After losing 3 family members in 2 years, Louisville woman trying to cope with aftermath of violence
It's been a rough couple of years for Priscilla Norment.
LOUISVILLE, Ky. (WDRB) -- It's been a rough couple of years for Priscilla Norment.
First, her teenage cousins, brothers Larry Ordway and Maurice Gordon, were tortured and murdered back in May 2016. Then almost exactly one year later, on May 21, 2017, her grandson, was shot and killed while sitting at the kitchen table of their west Louisville home.
"I don't think he was ready to go, because my daughter said he was crying," Norment said.
Images of blood and a bullet hitting Dequante Hobbs back in May still haunts Norment. The 7-year-old boy died the next day.
"Ever since, it's been so hard," she said. "It's been hard for me to go back to work, but I'm trying my best. And my daughter hasn't been back. But I'm trying. I'm trying."
As a therapist, Shannon Swinney knows all too well the toll the trauma violence has on those left behind. She's seen a steady increase of traffic at Centerstone's West End Counseling Center.
"You don't expect your child to pass at the age of 5 or 6 or even 10 or 12," Swinney said. "It's just not something you process as a parent.
"We see more violence here than we do at any other side."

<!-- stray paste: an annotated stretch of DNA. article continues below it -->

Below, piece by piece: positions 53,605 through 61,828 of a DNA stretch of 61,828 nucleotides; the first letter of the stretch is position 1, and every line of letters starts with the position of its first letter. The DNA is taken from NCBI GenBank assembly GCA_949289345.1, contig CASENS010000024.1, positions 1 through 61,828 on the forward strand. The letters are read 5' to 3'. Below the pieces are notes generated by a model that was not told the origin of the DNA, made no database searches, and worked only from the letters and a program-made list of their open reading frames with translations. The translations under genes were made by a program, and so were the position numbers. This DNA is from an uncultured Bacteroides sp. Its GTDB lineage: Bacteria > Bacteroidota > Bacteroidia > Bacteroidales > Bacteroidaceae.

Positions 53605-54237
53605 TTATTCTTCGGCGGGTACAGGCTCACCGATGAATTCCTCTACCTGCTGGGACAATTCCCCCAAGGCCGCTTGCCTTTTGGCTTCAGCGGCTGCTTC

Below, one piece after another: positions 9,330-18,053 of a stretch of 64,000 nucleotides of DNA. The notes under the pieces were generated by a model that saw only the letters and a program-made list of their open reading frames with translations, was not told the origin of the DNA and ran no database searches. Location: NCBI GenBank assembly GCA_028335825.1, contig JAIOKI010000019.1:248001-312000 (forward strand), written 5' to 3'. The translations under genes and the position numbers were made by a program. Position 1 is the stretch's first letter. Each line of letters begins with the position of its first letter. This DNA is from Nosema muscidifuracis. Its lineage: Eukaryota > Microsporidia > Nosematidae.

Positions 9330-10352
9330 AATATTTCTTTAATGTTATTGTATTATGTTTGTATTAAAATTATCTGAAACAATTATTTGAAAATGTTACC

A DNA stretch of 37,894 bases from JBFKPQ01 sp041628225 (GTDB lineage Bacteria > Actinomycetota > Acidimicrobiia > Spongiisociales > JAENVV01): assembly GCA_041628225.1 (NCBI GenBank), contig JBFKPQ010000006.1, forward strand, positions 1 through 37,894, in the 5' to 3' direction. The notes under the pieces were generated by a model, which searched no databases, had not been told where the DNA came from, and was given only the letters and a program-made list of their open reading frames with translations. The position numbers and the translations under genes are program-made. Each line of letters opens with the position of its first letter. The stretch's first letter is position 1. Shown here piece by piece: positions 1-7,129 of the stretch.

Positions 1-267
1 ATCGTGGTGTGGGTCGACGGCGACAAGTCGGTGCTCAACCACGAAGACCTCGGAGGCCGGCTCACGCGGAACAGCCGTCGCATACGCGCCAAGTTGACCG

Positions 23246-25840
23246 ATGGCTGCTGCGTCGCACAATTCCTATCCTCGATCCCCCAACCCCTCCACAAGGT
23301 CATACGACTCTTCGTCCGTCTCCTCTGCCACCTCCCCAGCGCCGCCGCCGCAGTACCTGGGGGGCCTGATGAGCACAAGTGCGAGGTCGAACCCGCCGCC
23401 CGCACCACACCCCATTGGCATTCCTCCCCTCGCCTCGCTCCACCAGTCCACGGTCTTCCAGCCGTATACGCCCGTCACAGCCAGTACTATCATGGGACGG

According to LMPD's running tally as of Monday, 106 people have killed in Louisville this year. Multiply that by their loved ones or just others living in the community, and Swinney said the impact is astronomical.
"Maybe they're not going to work, maybe they're staying in bed, or maybe they're not engaging in the same activities they used to do," she said. "I think those could be red flags for you to see maybe this is someone who needs more support."
Norment agrees. She started therapy recently.
"At first, I couldn't even talk about my grandbaby," she said. "I just really started trying to talk about everything, but it's still hard.
"With the community praying, it helps. I don't know how I'd do it without my family."
Centerstone's new Trauma Group in west Louisville will start early next year. If you or someone you know needs help, call the Access Line (502) 589-1100.
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